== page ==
What is Trigger Point Therapy?August 31st, 2016
Recently, I was at a running store buying new shoes, and noticed a stack of what looked like torture devices—foam rollers, sticks, and small balls with spikes on them. I know athletes and runners swear by these tools for self-massage, but I don’t quite get it. How does it work? Is it worth trying? And … is it painful? —Miles W.
Our bodies take a real beating on a daily basis. Seriously, sitting at a desk for eight hours can bring on just as many aches and pains as athletic training does. And all those weird contraptions—spiky balls, sticks, foam rollers—are particularly beneficial for massaging achy trigger points.
Trigger Points Defined
Trigger points are what we call the contracted tissue (or knots) in a damaged muscle. You’re probably already familiar with the pain and tightness that comes along with these knots—you might even have a few in your back, shoulders, or neck right now! Usually they’re caused by:
- Damage to the muscle like a tear or twist, e.g. an ankle sprain
- Overuse, or using the same body parts in the same way repeatedly; activities like typing, running, carrying a heavy bag, or walking in high heels can all lead to overuse
- Poor standing or sitting posture paired with weak abdominal muscles
- Unconscious muscle clenching due to stress or anxiety
- Inactivity; being on bedrest or sitting for multiple hours a day both qualify
Not only are trigger points painful, but they can also disrupt your regular range of motion and impede your ability to move normally. This can lead to even more injuries.
For example, if a runner has with a trigger point in their calf muscle, that annoying knot makes it difficult to run without pain. Instead of running in a way that continues to hurt, they’ll subconsciously change their movement pattern so that it stops bothering the leg. But usually overcompensating for an injury totally messes with the rest of the body’s alignment, which could result in more trigger points in different muscles, or an even more serious injury.
Myofascial: Trigger Point Massage
Instead of ignoring their achy knots and pesky damaged muscles, athletes and non-athletes alike are starting to turn to balls, foam rollers, and massage for relief. The treatment, also called myofascial release, is relatively new, so there’s not a lot of research to back up its effectiveness. Basically, you apply steady, targeted pressure to an affected area to force the muscle to relax. When you’re doing it, it’s crazy-uncomfortable. But physical therapists suggest that massaging and softening trigger points can alleviate everything from migraine headaches to sciatica to plantar fasciitis.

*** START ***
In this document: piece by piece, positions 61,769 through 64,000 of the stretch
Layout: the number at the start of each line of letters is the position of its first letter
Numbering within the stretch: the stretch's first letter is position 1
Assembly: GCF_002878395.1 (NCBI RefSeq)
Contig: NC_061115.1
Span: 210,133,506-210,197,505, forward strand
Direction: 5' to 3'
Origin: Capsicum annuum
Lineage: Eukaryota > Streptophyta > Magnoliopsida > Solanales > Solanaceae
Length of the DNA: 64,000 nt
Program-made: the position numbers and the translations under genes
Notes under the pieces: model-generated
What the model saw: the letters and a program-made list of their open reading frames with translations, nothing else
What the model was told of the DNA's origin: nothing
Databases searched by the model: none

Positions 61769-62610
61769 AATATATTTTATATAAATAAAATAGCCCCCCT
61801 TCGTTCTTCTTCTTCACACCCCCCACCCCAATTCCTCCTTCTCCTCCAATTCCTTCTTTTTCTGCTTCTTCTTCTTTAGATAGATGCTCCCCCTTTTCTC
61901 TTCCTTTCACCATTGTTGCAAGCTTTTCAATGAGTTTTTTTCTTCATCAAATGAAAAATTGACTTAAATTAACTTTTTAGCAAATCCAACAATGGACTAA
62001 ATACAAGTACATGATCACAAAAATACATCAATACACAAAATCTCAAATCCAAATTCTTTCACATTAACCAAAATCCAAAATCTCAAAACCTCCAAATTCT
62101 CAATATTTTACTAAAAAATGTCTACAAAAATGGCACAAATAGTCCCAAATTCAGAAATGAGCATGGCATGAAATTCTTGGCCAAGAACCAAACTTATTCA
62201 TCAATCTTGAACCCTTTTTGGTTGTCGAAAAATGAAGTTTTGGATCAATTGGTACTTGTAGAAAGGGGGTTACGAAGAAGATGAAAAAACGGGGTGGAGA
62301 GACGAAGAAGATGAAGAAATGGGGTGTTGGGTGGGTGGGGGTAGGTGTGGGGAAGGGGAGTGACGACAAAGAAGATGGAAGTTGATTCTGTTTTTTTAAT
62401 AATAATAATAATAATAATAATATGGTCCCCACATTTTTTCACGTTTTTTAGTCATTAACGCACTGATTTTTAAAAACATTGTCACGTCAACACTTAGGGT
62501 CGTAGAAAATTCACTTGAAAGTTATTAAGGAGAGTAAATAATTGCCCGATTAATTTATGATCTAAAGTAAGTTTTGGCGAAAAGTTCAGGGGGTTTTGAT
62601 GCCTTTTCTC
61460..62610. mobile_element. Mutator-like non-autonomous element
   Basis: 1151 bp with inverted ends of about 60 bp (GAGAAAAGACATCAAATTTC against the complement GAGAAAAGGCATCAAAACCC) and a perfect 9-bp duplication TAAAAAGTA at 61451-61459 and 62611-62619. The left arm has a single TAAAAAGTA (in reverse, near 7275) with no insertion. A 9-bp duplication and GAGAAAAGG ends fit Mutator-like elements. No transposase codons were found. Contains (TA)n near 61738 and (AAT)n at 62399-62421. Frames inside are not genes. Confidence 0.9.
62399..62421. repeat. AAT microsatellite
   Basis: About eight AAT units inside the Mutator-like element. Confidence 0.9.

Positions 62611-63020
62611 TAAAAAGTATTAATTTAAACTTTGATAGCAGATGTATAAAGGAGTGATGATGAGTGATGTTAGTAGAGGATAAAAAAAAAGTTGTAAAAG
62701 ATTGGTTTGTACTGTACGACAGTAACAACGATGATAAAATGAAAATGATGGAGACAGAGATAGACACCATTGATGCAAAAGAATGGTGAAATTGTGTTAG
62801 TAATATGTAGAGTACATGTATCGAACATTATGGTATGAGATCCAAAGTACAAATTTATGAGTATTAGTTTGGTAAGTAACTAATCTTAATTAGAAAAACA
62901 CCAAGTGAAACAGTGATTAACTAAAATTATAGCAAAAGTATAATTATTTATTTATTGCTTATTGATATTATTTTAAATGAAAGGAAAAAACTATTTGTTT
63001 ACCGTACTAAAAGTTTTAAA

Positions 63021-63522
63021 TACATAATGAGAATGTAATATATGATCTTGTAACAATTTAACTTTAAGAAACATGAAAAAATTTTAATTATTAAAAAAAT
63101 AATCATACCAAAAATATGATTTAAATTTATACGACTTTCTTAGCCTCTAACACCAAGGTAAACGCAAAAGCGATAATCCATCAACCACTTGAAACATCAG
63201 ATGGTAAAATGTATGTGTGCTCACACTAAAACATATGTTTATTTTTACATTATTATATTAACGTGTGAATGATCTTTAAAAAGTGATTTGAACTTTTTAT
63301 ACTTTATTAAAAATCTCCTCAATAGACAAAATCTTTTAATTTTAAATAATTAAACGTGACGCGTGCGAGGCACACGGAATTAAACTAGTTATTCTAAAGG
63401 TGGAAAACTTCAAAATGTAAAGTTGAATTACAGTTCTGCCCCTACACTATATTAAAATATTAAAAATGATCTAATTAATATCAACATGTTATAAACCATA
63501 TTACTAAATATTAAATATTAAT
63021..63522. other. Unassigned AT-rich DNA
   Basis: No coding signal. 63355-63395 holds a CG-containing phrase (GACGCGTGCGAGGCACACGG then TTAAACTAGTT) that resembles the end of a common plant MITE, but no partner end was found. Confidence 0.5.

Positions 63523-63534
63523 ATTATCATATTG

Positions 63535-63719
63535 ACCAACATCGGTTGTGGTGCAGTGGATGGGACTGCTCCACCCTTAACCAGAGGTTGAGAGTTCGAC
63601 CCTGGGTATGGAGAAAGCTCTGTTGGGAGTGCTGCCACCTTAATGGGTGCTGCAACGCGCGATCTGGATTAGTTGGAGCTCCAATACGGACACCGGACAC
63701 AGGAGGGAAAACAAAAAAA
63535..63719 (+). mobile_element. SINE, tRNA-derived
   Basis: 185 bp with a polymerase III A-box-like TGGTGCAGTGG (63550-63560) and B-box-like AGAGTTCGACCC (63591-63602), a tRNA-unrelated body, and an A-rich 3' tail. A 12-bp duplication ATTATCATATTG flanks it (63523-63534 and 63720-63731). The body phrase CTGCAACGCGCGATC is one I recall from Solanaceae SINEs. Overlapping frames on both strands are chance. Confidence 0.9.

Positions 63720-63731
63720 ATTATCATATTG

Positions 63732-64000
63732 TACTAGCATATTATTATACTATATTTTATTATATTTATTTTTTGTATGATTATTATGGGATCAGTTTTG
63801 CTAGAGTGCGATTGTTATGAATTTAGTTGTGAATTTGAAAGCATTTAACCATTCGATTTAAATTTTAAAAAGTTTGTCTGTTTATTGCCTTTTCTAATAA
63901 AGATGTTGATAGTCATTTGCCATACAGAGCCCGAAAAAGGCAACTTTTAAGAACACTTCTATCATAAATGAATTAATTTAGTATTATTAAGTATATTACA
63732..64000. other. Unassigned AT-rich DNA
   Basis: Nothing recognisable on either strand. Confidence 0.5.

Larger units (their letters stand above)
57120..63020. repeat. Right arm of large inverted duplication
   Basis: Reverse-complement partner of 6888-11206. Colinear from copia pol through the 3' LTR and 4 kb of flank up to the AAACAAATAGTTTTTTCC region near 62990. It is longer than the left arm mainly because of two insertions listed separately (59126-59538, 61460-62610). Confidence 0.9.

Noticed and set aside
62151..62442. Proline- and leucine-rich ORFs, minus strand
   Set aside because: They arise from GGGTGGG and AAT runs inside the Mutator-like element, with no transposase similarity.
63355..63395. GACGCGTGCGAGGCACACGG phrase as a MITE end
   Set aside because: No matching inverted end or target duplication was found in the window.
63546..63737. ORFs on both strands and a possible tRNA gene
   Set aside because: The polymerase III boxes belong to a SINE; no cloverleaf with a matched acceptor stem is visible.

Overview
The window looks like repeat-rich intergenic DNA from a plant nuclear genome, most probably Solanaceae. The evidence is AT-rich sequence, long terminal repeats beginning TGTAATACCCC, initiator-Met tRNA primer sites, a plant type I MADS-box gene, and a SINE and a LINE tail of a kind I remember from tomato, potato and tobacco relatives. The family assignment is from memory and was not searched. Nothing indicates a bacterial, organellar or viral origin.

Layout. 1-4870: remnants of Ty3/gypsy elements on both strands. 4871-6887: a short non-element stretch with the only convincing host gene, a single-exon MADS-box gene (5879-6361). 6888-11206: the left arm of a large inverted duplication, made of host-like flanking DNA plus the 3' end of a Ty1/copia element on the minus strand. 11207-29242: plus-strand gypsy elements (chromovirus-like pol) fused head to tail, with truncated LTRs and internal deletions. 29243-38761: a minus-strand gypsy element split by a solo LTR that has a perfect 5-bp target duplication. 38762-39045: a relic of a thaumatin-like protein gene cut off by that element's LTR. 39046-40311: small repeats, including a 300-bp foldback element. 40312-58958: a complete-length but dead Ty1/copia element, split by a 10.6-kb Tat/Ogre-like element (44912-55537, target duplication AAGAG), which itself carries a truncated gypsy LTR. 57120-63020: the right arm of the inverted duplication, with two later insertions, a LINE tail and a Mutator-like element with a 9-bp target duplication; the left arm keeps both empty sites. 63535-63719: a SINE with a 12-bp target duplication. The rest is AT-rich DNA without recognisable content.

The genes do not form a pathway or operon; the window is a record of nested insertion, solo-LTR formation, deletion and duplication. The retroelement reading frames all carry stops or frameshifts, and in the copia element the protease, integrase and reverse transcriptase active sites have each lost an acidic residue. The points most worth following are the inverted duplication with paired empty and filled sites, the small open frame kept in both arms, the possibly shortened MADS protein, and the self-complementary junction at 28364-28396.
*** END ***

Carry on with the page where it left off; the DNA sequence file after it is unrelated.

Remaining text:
I’m a long-distance runner (aka full of trigger points!), and I’ve found that stretching and regularly using a foam roller or spiky ball makes a big difference in overall inflammation and pain in my body. Most runners I know swear by their “stick” (another myofascial release tool), and many dancers carry a tennis ball in their bag at all times, with which they can self-massage sore muscles and trigger points between rehearsals.
You can head to a massage or physical therapist for a complete myofascial release session, or try it on your own. Here’s how it works.
1. Use the right tool
A foam roller, tennis ball, or even lacrosse ball will work.
2. Find the trigger point
It’ll feel like a hard knot, or a particularly tough area of muscle. Make sure you’re not massaging a bone or directly on a joint, like your knee—that can cause damage!
3. Apply gentle pressure
Slow and steady works best with this type of self-massage. Whether you’re using a tool to access those trigger points, the base of your hand, or your thumb, be gently. Digging in too quickly won’t help the muscle relax, and it just hurts.
4. Move in small circles to release the tissue
If you’re using a ball or your hands, work from the middle of the knot slowly to the outside, massaging in concentric circles around the area. If you’re using a foam roller, deliberately and slowly roll all the way up and down the affected area.
5. Keep breathing
It’ll be a little uncomfortable, so just keep breathing through it to get the full benefits and release.
6. Shake it out
After you’re finished with your self-induced torture, test out the muscle you’ve been working on. It should feel a little looser, softer, and hopefully less painful.
A healthy body isn’t made only with exercise and nutrition—it requires a little self-love, too! Treat yourself to trigger point therapy after before or after workouts to keep your muscles healthy, strong, and supple.
Photo credit: Alicia Cho